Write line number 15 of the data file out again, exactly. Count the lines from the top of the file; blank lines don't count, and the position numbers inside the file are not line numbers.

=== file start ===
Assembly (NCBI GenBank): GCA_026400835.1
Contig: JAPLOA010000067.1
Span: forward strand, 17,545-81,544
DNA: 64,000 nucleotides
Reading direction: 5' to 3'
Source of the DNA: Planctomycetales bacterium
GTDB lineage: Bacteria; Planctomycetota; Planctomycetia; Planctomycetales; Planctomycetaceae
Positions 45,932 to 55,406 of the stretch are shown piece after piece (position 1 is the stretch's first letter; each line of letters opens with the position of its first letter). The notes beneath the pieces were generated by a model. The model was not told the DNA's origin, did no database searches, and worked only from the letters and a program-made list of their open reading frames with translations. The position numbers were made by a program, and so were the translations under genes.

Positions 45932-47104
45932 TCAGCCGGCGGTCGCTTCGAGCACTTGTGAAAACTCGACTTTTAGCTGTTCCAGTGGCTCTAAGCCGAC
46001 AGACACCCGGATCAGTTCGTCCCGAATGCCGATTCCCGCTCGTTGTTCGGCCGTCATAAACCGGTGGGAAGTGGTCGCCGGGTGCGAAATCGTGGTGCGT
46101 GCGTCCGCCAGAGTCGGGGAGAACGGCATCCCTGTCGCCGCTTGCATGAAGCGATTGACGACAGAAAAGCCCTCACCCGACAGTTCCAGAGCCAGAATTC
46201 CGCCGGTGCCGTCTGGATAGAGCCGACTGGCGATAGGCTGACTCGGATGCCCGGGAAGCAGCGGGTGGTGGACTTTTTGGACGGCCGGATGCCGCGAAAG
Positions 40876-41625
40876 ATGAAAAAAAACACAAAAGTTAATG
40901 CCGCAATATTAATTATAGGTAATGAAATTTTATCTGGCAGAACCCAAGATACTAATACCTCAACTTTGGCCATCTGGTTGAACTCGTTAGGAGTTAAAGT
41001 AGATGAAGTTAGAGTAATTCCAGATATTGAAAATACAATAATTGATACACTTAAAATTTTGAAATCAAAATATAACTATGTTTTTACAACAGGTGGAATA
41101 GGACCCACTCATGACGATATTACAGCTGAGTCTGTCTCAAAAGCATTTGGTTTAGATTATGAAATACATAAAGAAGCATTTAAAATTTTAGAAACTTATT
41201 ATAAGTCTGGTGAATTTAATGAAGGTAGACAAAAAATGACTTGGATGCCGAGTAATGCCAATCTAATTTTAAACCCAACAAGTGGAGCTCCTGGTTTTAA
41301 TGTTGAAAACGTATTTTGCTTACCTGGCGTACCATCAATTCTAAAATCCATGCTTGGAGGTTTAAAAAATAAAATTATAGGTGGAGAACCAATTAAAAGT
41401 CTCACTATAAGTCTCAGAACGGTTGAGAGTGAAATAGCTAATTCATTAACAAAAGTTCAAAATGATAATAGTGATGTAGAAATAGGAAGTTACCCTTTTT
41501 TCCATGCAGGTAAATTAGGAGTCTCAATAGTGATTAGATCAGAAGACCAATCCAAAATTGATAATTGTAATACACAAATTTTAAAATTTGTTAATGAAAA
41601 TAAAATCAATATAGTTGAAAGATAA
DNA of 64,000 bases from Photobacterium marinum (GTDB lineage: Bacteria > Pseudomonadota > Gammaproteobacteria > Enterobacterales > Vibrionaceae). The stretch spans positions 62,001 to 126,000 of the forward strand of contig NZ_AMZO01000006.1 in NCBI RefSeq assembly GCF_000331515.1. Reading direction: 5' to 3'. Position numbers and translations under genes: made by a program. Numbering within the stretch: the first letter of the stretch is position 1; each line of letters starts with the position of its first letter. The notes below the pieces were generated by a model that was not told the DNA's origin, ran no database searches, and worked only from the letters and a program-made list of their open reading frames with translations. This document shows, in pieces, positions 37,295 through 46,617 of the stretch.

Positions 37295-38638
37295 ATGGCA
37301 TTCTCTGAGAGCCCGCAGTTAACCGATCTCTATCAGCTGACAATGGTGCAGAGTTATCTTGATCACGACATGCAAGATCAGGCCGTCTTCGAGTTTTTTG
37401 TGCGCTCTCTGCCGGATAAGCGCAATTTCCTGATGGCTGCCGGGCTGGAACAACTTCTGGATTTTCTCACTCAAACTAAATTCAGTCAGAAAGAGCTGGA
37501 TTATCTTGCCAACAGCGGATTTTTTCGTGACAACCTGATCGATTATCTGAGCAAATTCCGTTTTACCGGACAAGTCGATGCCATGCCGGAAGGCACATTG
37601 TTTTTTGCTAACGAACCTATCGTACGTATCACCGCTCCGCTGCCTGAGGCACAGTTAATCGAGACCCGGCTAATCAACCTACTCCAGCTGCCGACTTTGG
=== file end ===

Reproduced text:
40876 ATGAAAAAAAACACAAAAGTTAATG